While Sen. Kyrsten Sinema’s willingness to break with her party and halt momentum on Democrats’ social spending agenda is inspiring comparisons with Sen. John McCain (R-Ariz.), the first-term centrist’s approach has also come with a major decline in backing among Democratic voters — and left her vulnerable to a primary challenge in 2024.
According to Morning Consult Political Intelligence tracking, Sinema’s approval rating fell from 48 percent to 42 percent among registered voters in Arizona between the first and third quarters of 2021, while the share who disapprove increased from 35 percent to 42 percent during that time.
The decline was largely driven by Democratic voters, who, at 46 percent, are now 21 percentage points less likely to approve of the Arizona senator’s job performance than they were at the beginning of the year. And Sinema, who was recently followed into a bathroom by immigration activists and faces calls for a Democratic challenger if she runs for re-election in three years, can’t count on robust support from the faction still backing her: 14 percent of Arizona Democrats say they “strongly” approve of Sinema, compared to 28 percent who said the same in the Jan. 1-March 31 surveys.
Sinema’s McCain-style maverick posture has not helped her standing with independent voters in her state, but it has improved her reputation with Arizona Republicans, who are now split almost evenly on her job performance.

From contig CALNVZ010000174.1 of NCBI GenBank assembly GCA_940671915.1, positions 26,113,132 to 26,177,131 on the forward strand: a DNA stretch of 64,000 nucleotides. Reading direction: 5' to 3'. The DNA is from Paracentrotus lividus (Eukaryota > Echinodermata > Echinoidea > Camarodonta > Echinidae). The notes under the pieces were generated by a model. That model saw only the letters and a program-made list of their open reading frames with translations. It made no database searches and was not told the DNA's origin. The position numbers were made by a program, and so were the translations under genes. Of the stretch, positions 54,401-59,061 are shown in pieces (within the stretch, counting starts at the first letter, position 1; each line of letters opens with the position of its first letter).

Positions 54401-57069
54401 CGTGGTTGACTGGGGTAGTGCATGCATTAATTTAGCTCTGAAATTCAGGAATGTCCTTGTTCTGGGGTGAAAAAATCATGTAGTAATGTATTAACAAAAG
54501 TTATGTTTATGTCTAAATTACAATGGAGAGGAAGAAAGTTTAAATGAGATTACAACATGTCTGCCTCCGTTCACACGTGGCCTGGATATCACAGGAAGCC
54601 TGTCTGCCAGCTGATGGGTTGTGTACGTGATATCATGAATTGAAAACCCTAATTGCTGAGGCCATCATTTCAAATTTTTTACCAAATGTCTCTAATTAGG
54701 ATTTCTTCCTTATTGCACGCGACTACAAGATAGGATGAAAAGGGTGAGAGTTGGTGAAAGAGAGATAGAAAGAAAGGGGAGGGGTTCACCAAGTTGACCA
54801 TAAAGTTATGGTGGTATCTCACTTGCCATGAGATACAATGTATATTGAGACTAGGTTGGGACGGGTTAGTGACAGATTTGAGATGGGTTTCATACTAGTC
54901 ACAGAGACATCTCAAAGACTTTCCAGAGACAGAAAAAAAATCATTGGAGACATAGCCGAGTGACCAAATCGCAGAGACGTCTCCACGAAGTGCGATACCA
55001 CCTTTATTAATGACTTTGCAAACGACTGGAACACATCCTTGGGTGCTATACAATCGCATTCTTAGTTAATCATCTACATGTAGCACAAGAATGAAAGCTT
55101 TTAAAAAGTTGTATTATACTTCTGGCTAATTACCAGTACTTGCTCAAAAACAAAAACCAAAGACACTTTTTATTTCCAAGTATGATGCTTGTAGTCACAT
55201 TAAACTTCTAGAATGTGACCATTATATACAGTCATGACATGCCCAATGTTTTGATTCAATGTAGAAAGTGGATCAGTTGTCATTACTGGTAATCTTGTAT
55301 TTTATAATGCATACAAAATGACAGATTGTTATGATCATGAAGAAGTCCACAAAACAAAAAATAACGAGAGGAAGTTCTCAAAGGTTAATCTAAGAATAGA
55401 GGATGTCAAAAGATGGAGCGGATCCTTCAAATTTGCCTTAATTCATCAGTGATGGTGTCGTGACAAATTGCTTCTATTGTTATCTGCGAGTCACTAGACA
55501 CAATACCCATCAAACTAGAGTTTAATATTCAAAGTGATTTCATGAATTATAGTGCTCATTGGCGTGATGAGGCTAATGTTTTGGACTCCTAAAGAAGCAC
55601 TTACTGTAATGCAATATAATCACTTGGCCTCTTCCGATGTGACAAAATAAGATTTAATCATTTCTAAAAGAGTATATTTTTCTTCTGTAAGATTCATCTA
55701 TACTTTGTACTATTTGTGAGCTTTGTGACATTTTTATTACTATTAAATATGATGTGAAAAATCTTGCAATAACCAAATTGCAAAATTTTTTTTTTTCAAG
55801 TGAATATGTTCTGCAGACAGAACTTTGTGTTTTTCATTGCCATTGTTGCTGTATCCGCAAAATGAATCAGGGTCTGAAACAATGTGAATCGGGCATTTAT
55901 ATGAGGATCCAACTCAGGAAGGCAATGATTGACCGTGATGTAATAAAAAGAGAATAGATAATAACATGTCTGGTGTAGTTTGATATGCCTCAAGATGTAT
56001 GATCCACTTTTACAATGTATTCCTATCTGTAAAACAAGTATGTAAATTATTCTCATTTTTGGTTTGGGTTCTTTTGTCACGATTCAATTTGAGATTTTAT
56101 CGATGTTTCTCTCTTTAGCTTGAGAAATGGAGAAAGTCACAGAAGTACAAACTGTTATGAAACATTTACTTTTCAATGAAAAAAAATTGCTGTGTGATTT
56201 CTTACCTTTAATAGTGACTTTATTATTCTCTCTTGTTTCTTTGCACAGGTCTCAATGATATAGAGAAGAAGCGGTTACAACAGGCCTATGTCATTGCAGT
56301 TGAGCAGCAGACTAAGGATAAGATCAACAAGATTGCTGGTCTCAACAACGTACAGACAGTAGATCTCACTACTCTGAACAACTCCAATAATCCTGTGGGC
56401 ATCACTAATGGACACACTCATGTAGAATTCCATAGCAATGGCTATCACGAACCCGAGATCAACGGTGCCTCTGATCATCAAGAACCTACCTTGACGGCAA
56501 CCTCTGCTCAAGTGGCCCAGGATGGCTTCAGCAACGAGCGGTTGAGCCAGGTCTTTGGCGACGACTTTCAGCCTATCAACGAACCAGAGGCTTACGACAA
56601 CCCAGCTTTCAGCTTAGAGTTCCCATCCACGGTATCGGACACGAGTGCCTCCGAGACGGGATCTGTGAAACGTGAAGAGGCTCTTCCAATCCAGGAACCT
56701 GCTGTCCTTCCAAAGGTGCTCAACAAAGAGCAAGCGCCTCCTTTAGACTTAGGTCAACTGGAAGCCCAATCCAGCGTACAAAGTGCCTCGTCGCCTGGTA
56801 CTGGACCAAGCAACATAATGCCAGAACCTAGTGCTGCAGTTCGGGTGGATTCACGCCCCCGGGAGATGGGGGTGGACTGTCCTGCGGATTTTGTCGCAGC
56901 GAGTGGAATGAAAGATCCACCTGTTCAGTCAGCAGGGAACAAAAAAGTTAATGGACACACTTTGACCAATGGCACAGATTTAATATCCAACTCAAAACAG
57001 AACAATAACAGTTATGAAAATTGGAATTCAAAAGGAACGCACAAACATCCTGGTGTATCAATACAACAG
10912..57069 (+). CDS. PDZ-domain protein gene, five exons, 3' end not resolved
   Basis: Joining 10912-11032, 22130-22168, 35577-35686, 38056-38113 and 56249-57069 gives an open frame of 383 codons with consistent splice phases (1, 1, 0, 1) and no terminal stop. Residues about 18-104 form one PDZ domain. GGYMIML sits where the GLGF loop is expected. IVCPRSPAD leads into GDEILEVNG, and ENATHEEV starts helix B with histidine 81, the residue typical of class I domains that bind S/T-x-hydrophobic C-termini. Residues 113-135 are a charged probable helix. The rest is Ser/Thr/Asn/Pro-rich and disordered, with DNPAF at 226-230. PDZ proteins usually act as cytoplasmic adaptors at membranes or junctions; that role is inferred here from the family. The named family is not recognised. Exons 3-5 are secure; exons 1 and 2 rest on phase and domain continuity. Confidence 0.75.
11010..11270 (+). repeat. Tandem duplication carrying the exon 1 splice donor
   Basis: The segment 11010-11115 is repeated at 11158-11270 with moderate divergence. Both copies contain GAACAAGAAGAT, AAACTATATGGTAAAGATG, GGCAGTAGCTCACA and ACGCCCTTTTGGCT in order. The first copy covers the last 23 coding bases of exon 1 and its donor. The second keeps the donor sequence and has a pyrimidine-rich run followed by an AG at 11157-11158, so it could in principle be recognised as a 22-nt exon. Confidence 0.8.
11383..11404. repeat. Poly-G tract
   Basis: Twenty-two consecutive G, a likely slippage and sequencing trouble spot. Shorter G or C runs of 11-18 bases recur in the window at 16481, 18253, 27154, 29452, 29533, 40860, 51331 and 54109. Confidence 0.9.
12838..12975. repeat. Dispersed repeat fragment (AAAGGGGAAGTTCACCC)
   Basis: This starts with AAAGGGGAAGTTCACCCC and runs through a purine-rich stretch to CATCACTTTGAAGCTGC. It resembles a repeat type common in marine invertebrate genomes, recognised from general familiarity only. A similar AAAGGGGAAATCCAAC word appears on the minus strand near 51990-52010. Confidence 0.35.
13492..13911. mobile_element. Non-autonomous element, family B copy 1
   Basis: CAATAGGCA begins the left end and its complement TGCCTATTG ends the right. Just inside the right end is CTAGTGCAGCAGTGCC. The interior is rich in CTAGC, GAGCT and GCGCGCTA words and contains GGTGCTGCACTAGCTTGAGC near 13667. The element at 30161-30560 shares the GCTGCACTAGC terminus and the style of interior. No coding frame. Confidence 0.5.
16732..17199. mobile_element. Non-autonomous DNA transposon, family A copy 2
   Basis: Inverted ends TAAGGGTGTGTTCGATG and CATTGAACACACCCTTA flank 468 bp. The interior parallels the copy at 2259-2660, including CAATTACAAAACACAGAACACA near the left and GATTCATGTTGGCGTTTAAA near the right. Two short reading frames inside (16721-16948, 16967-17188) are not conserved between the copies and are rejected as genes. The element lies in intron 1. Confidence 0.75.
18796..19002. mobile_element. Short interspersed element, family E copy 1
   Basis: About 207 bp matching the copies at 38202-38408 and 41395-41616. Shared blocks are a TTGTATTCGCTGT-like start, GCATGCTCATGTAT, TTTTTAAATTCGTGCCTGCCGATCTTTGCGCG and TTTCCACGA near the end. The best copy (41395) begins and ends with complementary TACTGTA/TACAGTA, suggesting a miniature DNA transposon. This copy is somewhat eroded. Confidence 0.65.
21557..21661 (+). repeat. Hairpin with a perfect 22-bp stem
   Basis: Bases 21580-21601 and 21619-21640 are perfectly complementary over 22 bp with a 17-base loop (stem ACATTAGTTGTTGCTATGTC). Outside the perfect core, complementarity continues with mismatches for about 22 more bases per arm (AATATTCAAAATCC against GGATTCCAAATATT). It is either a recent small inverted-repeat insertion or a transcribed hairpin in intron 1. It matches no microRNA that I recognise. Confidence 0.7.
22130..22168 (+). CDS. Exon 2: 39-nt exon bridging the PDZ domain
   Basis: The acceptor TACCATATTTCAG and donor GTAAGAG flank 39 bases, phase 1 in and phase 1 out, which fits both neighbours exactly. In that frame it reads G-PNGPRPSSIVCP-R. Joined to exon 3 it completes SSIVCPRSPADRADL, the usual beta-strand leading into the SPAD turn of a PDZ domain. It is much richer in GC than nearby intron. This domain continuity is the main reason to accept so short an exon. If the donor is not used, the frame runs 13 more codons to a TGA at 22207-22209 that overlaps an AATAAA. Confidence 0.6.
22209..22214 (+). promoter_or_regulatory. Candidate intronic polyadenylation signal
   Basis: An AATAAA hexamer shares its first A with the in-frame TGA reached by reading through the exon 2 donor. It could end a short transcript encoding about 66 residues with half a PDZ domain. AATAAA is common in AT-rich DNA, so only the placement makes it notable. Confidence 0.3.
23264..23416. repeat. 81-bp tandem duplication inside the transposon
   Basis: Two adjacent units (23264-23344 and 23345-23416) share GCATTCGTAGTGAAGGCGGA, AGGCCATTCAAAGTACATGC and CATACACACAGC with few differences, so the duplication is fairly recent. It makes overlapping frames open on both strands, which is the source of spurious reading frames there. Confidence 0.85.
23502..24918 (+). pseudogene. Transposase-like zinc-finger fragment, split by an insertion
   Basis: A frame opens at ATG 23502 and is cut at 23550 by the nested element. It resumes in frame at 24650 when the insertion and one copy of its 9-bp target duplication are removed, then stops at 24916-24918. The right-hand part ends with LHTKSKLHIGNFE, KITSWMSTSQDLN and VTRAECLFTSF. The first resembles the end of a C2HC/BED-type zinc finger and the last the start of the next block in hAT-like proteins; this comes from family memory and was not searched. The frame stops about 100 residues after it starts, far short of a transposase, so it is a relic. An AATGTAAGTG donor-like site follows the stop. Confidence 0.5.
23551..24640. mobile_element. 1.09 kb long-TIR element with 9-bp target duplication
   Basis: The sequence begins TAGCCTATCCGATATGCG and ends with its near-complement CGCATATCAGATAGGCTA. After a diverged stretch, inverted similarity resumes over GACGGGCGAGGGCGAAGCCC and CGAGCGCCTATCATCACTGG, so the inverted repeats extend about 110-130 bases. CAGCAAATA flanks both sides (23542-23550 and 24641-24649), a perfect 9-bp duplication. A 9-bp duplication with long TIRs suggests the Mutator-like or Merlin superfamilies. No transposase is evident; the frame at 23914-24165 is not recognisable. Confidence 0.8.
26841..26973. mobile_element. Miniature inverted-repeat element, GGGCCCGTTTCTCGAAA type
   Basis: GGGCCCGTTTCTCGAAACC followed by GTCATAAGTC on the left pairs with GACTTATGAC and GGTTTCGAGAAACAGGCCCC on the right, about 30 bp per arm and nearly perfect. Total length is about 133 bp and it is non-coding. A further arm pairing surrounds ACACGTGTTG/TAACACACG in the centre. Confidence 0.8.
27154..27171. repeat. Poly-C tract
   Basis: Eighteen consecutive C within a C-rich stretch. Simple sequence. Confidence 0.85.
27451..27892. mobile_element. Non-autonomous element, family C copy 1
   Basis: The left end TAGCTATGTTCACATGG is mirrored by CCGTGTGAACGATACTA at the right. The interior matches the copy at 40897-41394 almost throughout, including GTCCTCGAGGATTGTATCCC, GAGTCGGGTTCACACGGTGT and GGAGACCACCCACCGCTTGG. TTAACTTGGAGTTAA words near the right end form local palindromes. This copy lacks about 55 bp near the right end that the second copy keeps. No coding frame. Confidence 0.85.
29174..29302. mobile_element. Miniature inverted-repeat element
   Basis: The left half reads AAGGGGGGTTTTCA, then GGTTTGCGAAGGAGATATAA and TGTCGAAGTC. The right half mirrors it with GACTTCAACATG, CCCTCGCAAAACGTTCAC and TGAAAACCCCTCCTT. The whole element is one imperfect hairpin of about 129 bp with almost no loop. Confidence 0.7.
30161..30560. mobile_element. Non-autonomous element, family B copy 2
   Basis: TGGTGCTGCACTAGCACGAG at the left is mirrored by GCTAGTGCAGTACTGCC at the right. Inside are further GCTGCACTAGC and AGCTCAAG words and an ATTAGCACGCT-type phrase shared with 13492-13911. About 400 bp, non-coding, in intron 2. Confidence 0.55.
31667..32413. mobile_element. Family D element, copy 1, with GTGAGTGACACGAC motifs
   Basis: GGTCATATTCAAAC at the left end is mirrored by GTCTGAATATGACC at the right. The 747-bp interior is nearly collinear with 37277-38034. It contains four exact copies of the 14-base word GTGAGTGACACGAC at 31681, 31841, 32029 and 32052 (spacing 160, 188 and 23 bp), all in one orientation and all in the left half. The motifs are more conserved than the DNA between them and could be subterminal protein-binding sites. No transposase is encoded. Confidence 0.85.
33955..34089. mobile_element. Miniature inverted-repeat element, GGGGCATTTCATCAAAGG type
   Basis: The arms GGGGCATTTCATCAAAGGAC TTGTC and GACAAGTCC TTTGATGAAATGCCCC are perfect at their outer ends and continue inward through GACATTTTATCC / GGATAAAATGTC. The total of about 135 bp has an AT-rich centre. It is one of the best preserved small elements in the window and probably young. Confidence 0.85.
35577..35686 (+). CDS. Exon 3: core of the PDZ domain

Sinema’s weakening support in Arizona – an increasingly competitive state for Democrats that President Joe Biden won narrowly last year – stands in contrast with how voters in West Virginia have reacted to the behavior of Sen. Joe Manchin, her fellow centrist Democrat who is also working to bring the overall price tag of Democrats’ unfinished reconciliation bill down by more than $1 trillion.
Sinema and Manchin have faced similar critiques from progressives nationwide for blocking Biden’s agenda, but the latest surveys found that reviews of the West Virginian’s overall job performance – while worse than Sinema’s – have not substantially changed since the first quarter. Despite an 11-point decline in positive sentiment among West Virginia Democrats, Manchin has largely maintained his level of support with the overall electorate thanks in part to improvements among Republican voters.
While Manchin is also up for re-election in 2024, he is unlikely to face a credible primary challenge due to the state’s rightward bent: Simply put, there is no other Democrat who could conceivably secure another term in the Mountain State, where former President Donald Trump defeated Biden by nearly 40 points in 2020.
The same cannot be said of Sinema. While the Arizona senator defeated former Republican Rep. Martha McSally by just over 2 points in 2018, McSally then lost by roughly the same margin in 2020 against now-Sen. Mark Kelly, who has been less antagonistic toward progressives than Sinema and faces an election for a full term next year.